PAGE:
To IPEC or not?

1st Dec 2018

It’s a popular forum, but, asks Patrick Cantrill, is it appropriate? [2018] EWHC 2263 (Ch), Massimo Osti Srl v Global Design and Innovation Ltd & Anor, High Court, 30th August 2018.

To IPEC or not?

[2018] EWHC 2263 (Ch), Massimo Osti Srl v Global Design and Innovation Ltd & Anor, High Court, 30th August 2018

Key points

  • The IPEC’s caseload has grown significantly and there is pressure to ensure that this trend continues in order to keep an affordable IP disputes forum available
  • This ruling demonstrates that a party that wishes to challenge the IPEC as the correct forum should address thoroughly and with cogent evidence all the factors on which such transfer decisions are made

With 2017 a record year for the IPEC, which handled 367 cases, it is timely to consider further guidance given in this case about the factors to be considered when deciding whether the IPEC is the appropriate forum. 

The Claimant maintains the archives of the fashion designer Massimo Osti, is the proprietor of registrations for MASSIMO OSTI and MASSIMO OSTO ARCHIVE (the Marks), and alleged trade mark infringement and breach of contract by the first Defendant and, in his personal capacity, its sole shareholder and director, John Sharp. The breach of contract claim arose from the allegation that, following the liquidation of a US company with which the Defendants had been associated and from which the Claimant had licensed the Marks, an implied licence arose between the First Defendant and the Claimant (the Implied Licence).

It is alleged that the Defendants infringed by using the Marks outside the terms of the Implied Licence and breached the Implied Licence by not paying royalties or delivering royalty statements. The Defendants denied the allegations and counterclaimed that the Marks were invalid for lack of distinctive character and being descriptive pursuant to Articles 59(1)(a), 7(1)(b) and 7(1)(c) of Regulation (EU) 2017/1001.

The Claimant sought €79,835 by way of unpaid royalties; damages for contractual breach; an EU-wide injunction prohibiting infringement of the Marks; delivery up or destruction of infringing items; and an inquiry as to damages or an account of profits in respect of the alleged infringements.

Proceedings commenced in the general High Court but, on its own initiative, the Court transferred the case to the IPEC. The Claimant thus applied to have this transfer set aside.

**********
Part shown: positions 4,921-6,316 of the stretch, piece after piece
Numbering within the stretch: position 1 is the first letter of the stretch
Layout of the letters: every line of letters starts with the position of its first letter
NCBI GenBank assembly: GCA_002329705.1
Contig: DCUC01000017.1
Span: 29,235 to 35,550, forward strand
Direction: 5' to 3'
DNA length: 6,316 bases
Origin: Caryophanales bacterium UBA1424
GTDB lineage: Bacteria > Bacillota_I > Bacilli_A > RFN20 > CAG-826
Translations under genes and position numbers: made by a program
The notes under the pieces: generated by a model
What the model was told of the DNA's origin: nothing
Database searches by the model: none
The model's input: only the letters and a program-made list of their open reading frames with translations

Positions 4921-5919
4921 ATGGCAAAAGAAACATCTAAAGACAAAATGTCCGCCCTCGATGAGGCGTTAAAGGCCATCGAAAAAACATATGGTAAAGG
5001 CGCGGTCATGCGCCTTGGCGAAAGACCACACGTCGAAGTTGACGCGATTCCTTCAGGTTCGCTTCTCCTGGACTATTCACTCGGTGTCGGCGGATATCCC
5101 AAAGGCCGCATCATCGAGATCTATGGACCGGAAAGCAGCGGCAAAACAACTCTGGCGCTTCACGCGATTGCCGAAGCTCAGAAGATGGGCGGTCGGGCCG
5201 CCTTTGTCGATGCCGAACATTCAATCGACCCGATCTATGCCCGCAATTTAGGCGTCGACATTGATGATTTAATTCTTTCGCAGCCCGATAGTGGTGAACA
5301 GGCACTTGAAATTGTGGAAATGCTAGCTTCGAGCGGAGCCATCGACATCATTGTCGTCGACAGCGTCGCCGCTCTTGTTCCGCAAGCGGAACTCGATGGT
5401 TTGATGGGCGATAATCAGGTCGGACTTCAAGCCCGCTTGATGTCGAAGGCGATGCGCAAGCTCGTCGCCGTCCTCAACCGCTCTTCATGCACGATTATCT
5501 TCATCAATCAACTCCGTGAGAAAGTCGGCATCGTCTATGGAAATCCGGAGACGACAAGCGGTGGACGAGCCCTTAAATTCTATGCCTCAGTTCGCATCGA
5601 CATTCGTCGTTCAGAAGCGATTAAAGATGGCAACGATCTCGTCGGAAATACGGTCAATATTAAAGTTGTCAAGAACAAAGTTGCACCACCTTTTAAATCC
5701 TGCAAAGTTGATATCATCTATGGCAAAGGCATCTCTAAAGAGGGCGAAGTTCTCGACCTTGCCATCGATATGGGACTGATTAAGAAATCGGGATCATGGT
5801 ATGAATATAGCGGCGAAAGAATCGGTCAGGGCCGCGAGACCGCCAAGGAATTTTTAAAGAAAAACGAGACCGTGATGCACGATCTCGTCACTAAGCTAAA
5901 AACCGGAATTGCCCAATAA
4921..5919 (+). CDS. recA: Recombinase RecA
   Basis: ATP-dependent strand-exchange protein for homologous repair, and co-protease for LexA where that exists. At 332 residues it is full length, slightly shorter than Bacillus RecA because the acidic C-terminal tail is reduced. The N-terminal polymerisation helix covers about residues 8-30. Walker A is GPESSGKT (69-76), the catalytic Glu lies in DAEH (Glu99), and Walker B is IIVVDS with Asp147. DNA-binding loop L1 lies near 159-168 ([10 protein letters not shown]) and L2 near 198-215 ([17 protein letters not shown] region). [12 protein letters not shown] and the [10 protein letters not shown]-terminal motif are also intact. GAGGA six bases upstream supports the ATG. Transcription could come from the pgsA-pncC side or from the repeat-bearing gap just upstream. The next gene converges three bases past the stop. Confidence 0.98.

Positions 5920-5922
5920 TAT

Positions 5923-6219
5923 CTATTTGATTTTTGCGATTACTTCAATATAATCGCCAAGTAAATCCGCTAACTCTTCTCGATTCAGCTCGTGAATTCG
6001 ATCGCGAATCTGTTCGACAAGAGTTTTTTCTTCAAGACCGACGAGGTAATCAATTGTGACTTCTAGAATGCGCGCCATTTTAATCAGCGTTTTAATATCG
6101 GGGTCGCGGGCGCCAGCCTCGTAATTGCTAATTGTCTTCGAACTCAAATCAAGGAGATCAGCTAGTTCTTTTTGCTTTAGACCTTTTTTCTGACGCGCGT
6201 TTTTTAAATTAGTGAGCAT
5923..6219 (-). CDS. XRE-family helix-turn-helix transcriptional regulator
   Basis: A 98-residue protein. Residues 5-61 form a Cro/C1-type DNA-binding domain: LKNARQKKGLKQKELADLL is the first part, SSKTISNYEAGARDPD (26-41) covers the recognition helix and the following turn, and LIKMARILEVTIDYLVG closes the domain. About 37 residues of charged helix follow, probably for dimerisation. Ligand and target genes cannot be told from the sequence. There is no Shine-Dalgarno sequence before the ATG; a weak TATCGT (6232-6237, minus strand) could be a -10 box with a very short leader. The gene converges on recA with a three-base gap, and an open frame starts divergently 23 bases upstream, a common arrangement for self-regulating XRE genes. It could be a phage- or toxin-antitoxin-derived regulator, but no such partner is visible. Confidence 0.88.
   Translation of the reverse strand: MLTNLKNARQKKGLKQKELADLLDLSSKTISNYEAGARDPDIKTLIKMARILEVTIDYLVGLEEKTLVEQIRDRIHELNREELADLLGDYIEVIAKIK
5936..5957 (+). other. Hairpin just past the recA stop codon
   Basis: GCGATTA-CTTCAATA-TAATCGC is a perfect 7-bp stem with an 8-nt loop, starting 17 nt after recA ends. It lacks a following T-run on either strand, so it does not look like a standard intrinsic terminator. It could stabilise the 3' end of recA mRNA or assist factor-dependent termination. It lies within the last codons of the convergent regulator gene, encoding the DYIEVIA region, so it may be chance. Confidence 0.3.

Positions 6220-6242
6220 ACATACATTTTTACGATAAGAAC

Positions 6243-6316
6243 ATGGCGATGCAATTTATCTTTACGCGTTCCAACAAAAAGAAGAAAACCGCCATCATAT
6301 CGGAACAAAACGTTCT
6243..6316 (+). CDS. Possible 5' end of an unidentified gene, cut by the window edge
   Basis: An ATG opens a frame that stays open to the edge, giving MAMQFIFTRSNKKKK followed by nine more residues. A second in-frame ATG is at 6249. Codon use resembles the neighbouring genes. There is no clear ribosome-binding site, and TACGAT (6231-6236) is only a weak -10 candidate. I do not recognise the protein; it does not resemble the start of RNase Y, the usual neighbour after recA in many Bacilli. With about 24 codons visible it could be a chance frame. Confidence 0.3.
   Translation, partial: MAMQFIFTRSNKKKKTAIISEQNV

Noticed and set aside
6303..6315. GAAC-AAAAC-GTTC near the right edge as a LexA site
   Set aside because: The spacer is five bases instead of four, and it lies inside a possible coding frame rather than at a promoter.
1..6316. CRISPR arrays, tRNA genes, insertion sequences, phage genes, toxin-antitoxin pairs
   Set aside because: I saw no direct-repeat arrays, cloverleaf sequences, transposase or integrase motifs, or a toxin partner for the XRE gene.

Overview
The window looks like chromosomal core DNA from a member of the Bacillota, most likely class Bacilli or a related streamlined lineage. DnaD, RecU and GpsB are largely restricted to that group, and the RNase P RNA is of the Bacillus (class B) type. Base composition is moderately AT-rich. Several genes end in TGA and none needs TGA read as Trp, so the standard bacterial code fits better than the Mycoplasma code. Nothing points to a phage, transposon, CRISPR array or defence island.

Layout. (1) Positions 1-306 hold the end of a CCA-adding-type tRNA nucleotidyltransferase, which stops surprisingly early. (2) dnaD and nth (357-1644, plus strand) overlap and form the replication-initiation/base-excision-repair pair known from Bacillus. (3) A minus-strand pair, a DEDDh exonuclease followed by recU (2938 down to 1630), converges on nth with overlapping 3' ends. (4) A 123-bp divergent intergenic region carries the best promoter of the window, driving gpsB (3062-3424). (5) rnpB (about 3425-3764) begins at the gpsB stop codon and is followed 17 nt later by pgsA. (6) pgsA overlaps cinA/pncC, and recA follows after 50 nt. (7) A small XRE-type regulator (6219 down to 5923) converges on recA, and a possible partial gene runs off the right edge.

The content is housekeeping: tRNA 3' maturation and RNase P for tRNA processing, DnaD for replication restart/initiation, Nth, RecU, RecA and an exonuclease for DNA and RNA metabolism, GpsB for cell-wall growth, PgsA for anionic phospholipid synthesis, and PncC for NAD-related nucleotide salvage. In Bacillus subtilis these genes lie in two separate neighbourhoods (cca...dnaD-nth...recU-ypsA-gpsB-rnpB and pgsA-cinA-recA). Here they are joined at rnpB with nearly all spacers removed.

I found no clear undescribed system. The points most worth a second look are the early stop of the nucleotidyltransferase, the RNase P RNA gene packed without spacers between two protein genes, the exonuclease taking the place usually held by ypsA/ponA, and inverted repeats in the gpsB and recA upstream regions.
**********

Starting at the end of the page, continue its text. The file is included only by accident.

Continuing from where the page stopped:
Legal principles

Master Clark referred to paragraph 9 of the Civil Procedure Rules (CPR) PD30, which explains that, when deciding on transfers to or from the IPEC under CPR 63.18, the Court will consider whether a party can only afford to continue the claim in the IPEC, and whether the IPEC is the appropriate forum based on the value of the claim, the complexity of the issues and the estimated length of the trial. He also had regard to paragraph 1.3 of the 2016 IPEC Guide, related to affordability, value of the claim, complexity and trial length.

Affordability and value

Although the First Defendant was a “micro” company that could not by itself afford litigation in the general High Court, it was part of a group with substantial assets. Moreover, the evidence filed as to the means of the Second Defendant was very limited. Accordingly, the Master treated affordability as a neutral factor. With regard to monetary value, the net value thereof was well within the maximum value (£500,000) of damages awardable by the IPEC.

As for the value of injunctive relief, although the Claimant sought a pan-EU injunction, it had not provided evidence as to the value of its business or the value attributable to the exploitation of the Marks. The Master also noted that the Claimant had not sought an undertaking from the Defendants to refrain from subsequent manufacture. Due to a lack of evidence, the Master was unable to form a view on the value of the Marks.

Complexity and trial length

The Master held that: the issues of the case did not present a degree of complexity that made it inappropriate for the IPEC; the claim could be heard within the usual two days for IPEC cases; and, consequently, that the case would remain in the IPEC.

The decision is a reminder that, if a party wishes to challenge a transfer to the IPEC, it must offer cogent evidence that addresses the factors laid out in CPR PD30 and elsewhere. The consequences, in terms of cost, of such transfers can be severe.

Patrick Cantrill is a Partner at Womble Bond Dickinson